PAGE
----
Button hooks, a vital tool before zip fasteners
A button hook is a tool to do up buttons easily; it is basically a handle on a small hook which can go through a button hole and round the button to grip it and pull it through. This page describes use in the past before zip fasteners, when every household had one or more of various sizes, styles and elegance. At that time, the normal spelling was buttonhook, all one word, although today, it is usual to split into two words.
By the webmaster, based childhood observations and additional research
Why button hooks were once essential
Years ago, there were no zip fasteners. Buckles existed, but they were not feasible for small scale use. Laces also existed, but they tended to tear delicate clothes. Hence the widespread use of buttons. However, tiny buttons for shoes and elegant clothes were too fiddly for fingers to manage easily. Button hooks to the rescue!
How to use a button hook
Button hooks were only used for doing up buttons that were too small to manage easily by hand. To do one up, the hook was poked through the button hole and the point slid under the button. Then it was pulled back out through the button hole, bringing the button with it. A small twisting motion then released the button.
Undoing the buttons could be done just with fingers, as all that was needed was a pushing and twisting motion into the fabric or leather, so that the button popped back through. Even as a young child, I could do it.
As a young child growing up in the early 1940s, my shoes all did up with buttons which had to go through button-holes in leather straps, as shown in the following pictures. It was just possible to do up these buttons with the fingers, but it was not easy and it hurt. With a button hook it was straightforward.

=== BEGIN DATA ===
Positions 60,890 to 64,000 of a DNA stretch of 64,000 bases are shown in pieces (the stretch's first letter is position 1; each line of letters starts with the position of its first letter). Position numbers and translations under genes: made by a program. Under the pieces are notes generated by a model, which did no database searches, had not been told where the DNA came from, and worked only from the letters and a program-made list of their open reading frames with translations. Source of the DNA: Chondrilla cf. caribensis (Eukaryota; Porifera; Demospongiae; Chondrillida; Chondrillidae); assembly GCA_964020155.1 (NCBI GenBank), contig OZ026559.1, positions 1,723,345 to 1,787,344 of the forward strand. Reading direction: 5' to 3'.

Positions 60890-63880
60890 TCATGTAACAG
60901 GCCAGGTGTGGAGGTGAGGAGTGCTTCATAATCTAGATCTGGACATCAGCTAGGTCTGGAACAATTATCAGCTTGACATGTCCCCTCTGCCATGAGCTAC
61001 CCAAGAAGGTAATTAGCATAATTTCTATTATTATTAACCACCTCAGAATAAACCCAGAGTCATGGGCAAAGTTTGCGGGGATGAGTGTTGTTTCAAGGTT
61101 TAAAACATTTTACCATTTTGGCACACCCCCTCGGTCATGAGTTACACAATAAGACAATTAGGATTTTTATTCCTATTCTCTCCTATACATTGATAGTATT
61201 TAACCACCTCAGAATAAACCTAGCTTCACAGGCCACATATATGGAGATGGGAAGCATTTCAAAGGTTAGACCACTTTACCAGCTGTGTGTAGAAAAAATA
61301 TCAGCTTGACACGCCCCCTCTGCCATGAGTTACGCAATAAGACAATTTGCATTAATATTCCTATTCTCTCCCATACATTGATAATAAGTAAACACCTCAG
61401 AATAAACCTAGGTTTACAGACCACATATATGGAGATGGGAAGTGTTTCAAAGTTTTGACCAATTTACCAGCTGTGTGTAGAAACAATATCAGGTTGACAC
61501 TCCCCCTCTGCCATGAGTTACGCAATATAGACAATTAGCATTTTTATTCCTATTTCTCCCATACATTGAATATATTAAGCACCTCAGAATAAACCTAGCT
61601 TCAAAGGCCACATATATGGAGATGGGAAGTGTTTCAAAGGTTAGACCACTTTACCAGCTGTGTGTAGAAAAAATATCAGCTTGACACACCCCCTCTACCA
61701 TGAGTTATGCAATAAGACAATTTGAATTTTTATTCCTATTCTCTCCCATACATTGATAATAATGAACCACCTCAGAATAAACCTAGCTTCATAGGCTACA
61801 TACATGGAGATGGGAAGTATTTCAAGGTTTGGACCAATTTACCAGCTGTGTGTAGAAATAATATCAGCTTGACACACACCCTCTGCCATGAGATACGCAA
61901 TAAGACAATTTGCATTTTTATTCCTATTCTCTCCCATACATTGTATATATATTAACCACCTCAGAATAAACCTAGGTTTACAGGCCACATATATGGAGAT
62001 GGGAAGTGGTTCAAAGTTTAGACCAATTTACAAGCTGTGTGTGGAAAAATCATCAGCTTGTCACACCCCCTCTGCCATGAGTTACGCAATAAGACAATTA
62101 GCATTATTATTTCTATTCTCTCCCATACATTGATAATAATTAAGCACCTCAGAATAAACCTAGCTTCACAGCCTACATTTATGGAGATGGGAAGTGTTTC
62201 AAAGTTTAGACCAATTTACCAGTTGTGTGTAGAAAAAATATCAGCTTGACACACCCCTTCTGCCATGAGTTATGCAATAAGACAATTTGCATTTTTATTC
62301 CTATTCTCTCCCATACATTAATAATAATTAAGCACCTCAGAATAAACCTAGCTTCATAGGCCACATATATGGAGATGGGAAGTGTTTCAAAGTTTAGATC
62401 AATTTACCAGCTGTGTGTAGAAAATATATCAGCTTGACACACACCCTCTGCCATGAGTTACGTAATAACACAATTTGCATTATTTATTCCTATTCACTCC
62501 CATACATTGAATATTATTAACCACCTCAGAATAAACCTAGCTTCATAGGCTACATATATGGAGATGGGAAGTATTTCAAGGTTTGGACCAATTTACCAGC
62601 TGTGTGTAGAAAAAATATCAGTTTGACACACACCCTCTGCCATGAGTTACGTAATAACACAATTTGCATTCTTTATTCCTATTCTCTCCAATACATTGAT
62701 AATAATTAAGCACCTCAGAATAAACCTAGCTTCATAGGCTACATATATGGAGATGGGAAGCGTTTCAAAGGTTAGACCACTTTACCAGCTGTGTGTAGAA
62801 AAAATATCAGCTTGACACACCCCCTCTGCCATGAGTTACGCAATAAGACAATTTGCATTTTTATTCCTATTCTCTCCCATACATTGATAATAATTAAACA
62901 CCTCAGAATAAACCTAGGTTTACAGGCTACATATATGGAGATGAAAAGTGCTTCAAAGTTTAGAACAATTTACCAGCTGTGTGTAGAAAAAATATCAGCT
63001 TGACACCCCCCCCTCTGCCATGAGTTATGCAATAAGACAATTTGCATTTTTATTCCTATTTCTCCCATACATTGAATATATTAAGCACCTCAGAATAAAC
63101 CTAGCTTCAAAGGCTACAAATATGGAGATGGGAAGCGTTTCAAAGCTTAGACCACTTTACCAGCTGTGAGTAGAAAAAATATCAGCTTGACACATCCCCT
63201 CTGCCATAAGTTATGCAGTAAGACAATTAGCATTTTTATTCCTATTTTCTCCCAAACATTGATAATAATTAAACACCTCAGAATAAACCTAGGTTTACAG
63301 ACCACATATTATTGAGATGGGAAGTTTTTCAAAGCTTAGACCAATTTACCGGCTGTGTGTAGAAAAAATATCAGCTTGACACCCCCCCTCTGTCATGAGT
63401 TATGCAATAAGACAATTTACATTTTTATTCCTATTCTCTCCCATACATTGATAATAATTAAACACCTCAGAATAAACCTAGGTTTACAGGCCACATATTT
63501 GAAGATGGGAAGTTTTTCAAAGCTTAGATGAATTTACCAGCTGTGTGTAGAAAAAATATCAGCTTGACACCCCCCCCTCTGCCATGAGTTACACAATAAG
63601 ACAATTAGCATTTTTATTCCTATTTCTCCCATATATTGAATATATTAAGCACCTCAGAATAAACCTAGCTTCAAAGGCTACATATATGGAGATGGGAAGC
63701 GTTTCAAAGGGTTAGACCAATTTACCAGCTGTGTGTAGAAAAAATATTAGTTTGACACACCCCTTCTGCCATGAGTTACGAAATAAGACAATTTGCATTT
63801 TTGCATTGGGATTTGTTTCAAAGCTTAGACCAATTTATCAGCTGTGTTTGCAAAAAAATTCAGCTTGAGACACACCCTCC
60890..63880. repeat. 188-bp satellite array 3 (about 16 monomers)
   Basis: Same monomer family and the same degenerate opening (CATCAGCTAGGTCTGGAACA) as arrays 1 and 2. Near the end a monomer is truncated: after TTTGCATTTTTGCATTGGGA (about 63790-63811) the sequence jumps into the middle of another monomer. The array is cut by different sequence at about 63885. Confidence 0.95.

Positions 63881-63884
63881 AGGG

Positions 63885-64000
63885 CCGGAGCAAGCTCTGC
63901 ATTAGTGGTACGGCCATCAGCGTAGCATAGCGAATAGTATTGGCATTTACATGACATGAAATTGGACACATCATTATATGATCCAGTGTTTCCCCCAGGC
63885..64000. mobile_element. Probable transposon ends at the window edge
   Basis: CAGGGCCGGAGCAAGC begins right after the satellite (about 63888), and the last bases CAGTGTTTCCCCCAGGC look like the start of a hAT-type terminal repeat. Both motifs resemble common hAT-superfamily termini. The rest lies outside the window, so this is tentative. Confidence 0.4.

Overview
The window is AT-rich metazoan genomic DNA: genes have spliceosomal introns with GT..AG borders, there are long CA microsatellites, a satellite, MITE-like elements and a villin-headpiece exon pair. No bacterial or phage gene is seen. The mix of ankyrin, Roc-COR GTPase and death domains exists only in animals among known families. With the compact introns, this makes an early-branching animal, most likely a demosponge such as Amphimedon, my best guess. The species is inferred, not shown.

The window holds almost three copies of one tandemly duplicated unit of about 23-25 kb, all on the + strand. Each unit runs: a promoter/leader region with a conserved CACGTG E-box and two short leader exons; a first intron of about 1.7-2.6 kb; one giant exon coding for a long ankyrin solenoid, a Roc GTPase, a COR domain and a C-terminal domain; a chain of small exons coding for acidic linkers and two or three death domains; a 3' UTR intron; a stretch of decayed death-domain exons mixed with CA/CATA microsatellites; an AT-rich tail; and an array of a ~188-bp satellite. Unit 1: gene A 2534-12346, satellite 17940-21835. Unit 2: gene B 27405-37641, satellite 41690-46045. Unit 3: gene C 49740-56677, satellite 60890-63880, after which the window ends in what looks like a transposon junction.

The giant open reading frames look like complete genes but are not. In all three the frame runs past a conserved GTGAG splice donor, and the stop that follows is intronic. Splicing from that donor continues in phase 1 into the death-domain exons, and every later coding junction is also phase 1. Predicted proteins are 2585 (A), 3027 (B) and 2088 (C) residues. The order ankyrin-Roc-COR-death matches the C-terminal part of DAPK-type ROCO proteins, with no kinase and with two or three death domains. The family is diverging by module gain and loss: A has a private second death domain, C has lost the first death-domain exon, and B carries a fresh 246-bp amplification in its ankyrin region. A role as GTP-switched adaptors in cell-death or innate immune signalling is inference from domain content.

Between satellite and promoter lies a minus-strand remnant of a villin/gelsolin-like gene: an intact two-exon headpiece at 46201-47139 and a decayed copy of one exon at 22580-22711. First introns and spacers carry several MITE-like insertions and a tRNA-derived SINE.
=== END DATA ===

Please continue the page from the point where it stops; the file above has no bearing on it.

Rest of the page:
Button-up shoes tended to be for quite young children, but they were not really practical because they could only fit properly on one particular size of foot. As feet grew, they put pressure on the buttons which worked loose and eventually came off. They then had to be sewn back on again, using a thimble and a strong needle to get the thread through the leather.
Shoe buttons were not regular buttons. The picture shows how they had a metal 'shank' which allowed for the thickness of the leather. The metal shank was sewn onto the leather.
The next photo shows a button hook specially designed for shoes as it incorporates a shoe horn.
Incidentally I was very relieved to see the end of button-up shoes. This happened for me when buckles replaced the shoe buttons. There were several holes in the strap which allowed the buckle to be done up in several positions, for a better fit. I suppose I must have been about 7 years old when I had my first pair of buckle-up sandals. I can't remember my first pair of lace-up shoes.
In Victorian and Edwardian times, all except the poorest children wore boots in the cold weather. I have been looking at my collection of old photos and can see that they were lace-ups for everyday ware, but button-up for special occasions. These button-up boots would have needed button hooks to do up.
Button-through boots were also used by women, particularly dancers in theatres and night clubs.
Button-up clothes made of delicate fabric
Button hooks as attractive accessories
The profusion of really elegant button hooks still in family collections show that they were regarded as elegant accessories. A few samples were probably kept on display on dressing tables along with hand mirrors and hair brushes.
Zip fasteners were the beginning of the end for button hooks.
As a child in the 1940s, I only saw button hooks used for children's shoes. This was wartime and the period of austerity after the war. So ordinary people didn't go in for elegant partywear.